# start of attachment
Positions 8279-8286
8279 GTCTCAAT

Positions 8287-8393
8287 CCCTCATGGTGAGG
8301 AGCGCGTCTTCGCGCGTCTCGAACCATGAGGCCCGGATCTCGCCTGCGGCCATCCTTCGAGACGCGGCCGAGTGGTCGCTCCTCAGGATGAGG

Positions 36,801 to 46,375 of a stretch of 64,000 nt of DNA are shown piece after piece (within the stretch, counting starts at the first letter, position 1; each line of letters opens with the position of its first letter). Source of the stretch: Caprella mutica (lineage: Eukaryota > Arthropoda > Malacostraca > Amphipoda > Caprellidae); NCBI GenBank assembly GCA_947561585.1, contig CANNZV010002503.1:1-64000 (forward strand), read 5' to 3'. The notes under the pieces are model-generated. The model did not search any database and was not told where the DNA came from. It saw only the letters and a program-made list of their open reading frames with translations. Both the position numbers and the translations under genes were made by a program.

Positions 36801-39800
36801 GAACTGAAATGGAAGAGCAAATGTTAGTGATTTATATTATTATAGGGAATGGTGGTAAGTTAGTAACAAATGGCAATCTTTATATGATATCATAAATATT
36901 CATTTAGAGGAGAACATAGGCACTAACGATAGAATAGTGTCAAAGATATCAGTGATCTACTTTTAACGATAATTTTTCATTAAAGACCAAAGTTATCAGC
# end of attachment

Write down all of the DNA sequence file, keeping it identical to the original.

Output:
Positions 8279-8286
8279 GTCTCAAT

Positions 8287-8393
8287 CCCTCATGGTGAGG
8301 AGCGCGTCTTCGCGCGTCTCGAACCATGAGGCCCGGATCTCGCCTGCGGCCATCCTTCGAGACGCGGCCGAGTGGTCGCTCCTCAGGATGAGG

Positions 36,801 to 46,375 of a stretch of 64,000 nt of DNA are shown piece after piece (within the stretch, counting starts at the first letter, position 1; each line of letters opens with the position of its first letter). Source of the stretch: Caprella mutica (lineage: Eukaryota > Arthropoda > Malacostraca > Amphipoda > Caprellidae); NCBI GenBank assembly GCA_947561585.1, contig CANNZV010002503.1:1-64000 (forward strand), read 5' to 3'. The notes under the pieces are model-generated. The model did not search any database and was not told where the DNA came from. It saw only the letters and a program-made list of their open reading frames with translations. Both the position numbers and the translations under genes were made by a program.

Positions 36801-39800
36801 GAACTGAAATGGAAGAGCAAATGTTAGTGATTTATATTATTATAGGGAATGGTGGTAAGTTAGTAACAAATGGCAATCTTTATATGATATCATAAATATT
36901 CATTTAGAGGAGAACATAGGCACTAACGATAGAATAGTGTCAAAGATATCAGTGATCTACTTTTAACGATAATTTTTCATTAAAGACCAAAGTTATCAGC